Whoever said that the summer solstice was the longest day of the year had clearly not spent a day with three children who go back to school the next day. They are beyond ready and were literally doing laps around the dining room until thing 1 and 2 made enough noise to wake up sleeping beauty and we walked in the rain to the delightful Market Street Market for a breakfast treat of scones and a insanely sophisticated and expensive collection of cheese and baguette for lunch.
Yesterday’s series of open houses seemed really to get their juices flowing. I have to admit to having absolutely no enthusiasm for Eli’s start up. We have so far had a home visit, a meeting with the teachers, a visit to the classroom and a back to school picnic. This is his third year in preschool and over the weekend he informed me that he would get potty trained if I got him a new “waptop” I don’t think he needs to ease into things.
The big kids meanwhile do need some start up. When Jonathan suggested last night that maybe I should teach music history at their school and that he and Rebecca should both be in my class I knew we were headed for our usual fall transitional awkwardness. Rebecca thinks the school music teacher could use some help since she did not know that men can sing with very high voices so the music history thing made some sense to her. Once we move on from the home school fantasy though they both have lots of friends in their classes. Rebecca and two of her equally loquacious little girl friends already seemed to be taking control of the classroom. They had a lot of loud exploring to do before someone suggested meeting the teacher. He’s the new guy, extremely earnest, and looks about twelve. Best of luck to him. (and when did teachers and doctors become so young that they could be my children) The low point of that event involved loosing Eli. The kids were doing some moving between each other’s classrooms and Manuel and I each thought the other one had Eli. Suddenly we noticed he had gone on walk about. Thank you Tracy Weaver for locating him calmly and deliberately walking towards the door of the building way out of sight. She said something like “aren’t you Jonathan and Rebecca’s brother. Let’s just go ahead and find your family” before he took off into the mass of elementary school kids. The potluck in the evening meanwhile turned out to be a picnic. So after complaining all day about how much I hate potlucks, refusing to cook and sending Manuel to buy potato salad we arrived to find no food for our cranky kids to eat. (they don’t like potato salad)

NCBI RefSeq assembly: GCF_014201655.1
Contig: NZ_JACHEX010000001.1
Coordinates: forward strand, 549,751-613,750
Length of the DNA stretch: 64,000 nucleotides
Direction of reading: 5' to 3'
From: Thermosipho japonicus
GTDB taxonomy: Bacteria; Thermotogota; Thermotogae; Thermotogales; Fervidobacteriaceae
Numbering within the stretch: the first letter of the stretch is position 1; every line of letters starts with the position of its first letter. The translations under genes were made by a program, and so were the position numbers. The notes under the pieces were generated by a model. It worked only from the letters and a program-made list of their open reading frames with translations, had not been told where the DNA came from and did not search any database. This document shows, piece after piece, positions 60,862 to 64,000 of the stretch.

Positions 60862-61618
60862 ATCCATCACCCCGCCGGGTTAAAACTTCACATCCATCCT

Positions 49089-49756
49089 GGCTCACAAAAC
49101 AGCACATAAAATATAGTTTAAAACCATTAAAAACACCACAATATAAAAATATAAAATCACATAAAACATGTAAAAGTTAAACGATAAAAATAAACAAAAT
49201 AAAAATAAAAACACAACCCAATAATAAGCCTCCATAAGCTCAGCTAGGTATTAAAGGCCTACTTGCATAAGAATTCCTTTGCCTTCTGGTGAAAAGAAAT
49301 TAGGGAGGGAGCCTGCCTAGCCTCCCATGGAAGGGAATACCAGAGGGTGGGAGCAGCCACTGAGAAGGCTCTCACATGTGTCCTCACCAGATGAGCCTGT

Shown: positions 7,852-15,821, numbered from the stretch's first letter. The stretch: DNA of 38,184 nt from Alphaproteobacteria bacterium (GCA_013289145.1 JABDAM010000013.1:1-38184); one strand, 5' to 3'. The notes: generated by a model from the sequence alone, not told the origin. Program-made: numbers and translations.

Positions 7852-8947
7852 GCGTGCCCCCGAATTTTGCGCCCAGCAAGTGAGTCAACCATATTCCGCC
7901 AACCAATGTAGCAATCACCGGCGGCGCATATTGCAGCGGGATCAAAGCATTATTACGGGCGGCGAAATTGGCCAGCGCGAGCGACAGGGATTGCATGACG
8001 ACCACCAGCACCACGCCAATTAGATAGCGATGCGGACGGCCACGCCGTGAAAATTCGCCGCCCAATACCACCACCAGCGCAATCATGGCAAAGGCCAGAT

In an effort to keep the kids and their equally enthusiastic friend busy today we have eaten expensive gourmet food, had a chamber music festival, started four bored games, put away exactly four pieces of laundry, and had various group meetings in which we discuss possible activities. As for the chamber music I need to send a shout out to Jim Ford who first introduced me to string playing in the public schools and must have tolerated an equally cacophonous joy on a regular basis. Ours was particularly delightful with Eli the hard rock guitar as accompaniment and Rebecca using the piano as percussive accent. Now they have settled on a game called Freedom Fighters which involves saying things like “Tell King George we’ll pay no taxes” Eli has inserted King Pharaoh into the mix.
In other exciting news I got a new Mac lap top on Friday. I finally might have the whole thing configured to my liking. Despite all of the fabulous things I’ve heard about Mac tech support I did talk to one delightful young person who suggested that if 16 was not a big enough font for my menus perhaps I shouldn’t be using laptops. I treated him to a rather extended bibliography of things I’d done on a laptop followed by a lecture about the hegemony of the visual and the inappropriateness of tech support people offering personal advice. I never got my fonts worked out but a little righteous indignation always feels good. So if anyone can figure out how to make Mac menu fonts bigger and how to find 400 tunes that got lost from itunes in the migration we will happily pay you in booze and cookies. I’m sure that in addition to the various kinds of therapeutic loud rock that must be in the 400 that there will also be hard to come by teaching and research examples that I will only miss the night before a lecture.